Need to get rid of a bunch of space trash, or jumpstart a wormhole? Now you can, at least if you can get near enough to a neutron star when it's heading into explosion mode. Using NASA's Rossi X-ray Timing Explorer (RXTE), some astronomers have made an extraordinary breakthrough: they've discovered how to predict when neutron stars will unleash massive explosions. What this means, in essence, is that stellar explosions can be compared to Old Faithful, the geyser in Yellowstone Park that erupts at precise times.
According to a release from NASA:
"We found a clock that ticks slower and slower, and when it slows down too much, boom! The bomb explodes," says lead author Diego Altamirano of the University of Amsterdam in the Netherlands.
The bursts occur on a neutron star, which is the collapsed remnant of a massive star that exploded in a supernova. The neutron star belongs to a binary system that can be described as a ticking time bomb. Hydrogen and helium gas from a companion star spirals onto the neutron star, slowly accumulating on its surface until it heats up to a critical temperature. Suddenly, the hydrogen and helium begin to fuse uncontrollably into heavier elements, igniting a thermonuclear flame that quickly spreads around the entire star. The resulting explosion appears as a bright flash of X-rays.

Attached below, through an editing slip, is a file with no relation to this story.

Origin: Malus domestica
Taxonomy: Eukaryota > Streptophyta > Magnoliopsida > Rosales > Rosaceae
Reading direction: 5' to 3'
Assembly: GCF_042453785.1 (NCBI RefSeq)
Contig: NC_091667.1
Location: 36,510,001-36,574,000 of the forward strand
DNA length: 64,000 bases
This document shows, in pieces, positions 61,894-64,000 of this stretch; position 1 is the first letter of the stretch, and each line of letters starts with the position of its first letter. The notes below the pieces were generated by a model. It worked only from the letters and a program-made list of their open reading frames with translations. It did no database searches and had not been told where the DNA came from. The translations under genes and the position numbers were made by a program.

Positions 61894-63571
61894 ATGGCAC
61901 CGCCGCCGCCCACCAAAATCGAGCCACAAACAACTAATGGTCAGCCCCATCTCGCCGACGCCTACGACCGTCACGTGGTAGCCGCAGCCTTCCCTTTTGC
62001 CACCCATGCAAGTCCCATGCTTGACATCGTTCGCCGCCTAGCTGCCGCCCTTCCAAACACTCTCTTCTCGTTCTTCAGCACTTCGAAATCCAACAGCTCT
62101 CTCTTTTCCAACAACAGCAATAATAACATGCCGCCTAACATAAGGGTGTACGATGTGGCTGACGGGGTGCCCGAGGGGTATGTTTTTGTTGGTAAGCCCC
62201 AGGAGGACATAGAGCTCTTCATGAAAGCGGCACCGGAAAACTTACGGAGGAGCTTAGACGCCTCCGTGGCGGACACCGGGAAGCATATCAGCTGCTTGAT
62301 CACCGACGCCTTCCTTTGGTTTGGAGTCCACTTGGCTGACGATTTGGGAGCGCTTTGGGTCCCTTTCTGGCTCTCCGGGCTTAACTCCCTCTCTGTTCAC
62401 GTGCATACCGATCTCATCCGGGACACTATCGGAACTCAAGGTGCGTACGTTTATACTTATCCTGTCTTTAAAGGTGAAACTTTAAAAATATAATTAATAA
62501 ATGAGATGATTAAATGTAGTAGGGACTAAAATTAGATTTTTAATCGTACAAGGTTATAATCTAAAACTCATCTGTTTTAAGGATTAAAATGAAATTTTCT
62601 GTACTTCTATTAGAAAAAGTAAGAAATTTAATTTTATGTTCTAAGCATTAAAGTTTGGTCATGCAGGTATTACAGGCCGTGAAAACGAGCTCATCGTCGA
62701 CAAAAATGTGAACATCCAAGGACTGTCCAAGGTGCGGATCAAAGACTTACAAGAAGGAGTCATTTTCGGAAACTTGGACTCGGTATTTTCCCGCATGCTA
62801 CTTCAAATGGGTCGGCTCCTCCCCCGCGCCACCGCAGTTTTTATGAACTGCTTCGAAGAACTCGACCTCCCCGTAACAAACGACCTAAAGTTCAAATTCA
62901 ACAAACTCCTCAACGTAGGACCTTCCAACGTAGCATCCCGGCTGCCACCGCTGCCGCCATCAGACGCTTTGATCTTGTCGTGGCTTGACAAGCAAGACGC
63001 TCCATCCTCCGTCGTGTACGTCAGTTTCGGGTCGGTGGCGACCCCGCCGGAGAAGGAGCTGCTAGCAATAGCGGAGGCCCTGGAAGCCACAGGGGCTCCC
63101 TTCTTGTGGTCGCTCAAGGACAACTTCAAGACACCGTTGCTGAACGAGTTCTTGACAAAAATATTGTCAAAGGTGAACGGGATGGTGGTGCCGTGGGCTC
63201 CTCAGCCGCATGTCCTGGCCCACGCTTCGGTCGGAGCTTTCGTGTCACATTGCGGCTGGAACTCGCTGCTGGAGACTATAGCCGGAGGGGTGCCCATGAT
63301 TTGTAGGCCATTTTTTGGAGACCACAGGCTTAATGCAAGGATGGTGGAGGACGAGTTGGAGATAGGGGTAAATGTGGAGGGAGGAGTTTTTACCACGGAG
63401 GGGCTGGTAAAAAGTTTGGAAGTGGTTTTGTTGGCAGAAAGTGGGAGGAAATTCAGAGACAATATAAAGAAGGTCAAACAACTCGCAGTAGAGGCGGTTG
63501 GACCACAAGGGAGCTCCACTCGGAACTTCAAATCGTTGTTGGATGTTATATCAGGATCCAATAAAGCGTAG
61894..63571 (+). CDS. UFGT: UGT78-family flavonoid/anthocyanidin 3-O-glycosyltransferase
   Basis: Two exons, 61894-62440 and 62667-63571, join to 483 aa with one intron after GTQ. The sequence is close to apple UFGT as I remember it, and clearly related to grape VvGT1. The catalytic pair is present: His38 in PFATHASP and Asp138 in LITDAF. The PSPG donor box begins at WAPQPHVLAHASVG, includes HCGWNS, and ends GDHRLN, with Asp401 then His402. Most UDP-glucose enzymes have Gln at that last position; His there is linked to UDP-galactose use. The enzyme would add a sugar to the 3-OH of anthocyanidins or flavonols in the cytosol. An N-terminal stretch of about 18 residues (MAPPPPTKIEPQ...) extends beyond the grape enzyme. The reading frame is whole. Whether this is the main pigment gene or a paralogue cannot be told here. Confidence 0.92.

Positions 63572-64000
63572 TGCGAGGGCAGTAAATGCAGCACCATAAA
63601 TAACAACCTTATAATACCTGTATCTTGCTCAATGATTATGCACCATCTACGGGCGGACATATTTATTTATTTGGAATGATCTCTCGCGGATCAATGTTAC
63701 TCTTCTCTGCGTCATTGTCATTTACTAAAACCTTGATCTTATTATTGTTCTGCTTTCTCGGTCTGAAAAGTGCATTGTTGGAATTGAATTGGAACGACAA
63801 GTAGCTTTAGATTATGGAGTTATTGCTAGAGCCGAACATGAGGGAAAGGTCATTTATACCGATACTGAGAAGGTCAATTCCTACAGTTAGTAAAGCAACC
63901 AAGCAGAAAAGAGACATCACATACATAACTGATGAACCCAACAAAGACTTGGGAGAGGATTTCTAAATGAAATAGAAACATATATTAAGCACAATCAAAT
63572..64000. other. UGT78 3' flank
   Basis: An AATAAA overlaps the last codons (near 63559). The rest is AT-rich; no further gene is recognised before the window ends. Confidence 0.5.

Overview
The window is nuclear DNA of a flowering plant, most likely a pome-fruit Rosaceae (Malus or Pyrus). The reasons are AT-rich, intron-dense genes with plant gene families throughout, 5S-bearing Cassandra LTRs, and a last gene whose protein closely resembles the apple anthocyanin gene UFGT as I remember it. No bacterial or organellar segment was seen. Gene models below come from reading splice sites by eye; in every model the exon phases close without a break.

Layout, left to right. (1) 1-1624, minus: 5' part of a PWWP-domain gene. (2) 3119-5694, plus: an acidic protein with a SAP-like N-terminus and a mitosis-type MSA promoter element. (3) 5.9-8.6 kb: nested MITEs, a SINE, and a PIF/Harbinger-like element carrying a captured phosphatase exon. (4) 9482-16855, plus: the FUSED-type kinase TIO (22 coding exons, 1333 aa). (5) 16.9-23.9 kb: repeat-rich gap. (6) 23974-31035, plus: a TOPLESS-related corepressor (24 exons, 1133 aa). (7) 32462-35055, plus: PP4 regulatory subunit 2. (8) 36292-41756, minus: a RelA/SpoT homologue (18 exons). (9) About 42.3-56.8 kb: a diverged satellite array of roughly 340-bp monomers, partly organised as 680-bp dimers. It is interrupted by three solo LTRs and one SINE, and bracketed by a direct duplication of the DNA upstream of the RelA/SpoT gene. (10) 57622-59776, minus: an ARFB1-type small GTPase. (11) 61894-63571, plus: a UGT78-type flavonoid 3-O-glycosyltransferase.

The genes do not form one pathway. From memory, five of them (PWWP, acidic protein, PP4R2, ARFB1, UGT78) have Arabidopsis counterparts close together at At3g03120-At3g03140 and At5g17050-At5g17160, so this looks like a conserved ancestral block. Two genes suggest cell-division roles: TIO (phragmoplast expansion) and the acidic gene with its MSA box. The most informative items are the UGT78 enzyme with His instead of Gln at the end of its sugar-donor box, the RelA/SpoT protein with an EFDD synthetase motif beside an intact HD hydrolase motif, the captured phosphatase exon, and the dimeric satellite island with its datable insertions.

These bursts, which can occur several times per day from the same neutron star, release more energy in just 10 to 100 seconds than our Sun radiates in an entire week. Put another way, the energy is equivalent to 100 fifteen-megaton hydrogen bombs exploding simultaneously over each postage-stamp-size patch of the neutron star's surface.
Good to know for those long interstellar flights.
NASA satellite pins down time of explosions [Eurekalert]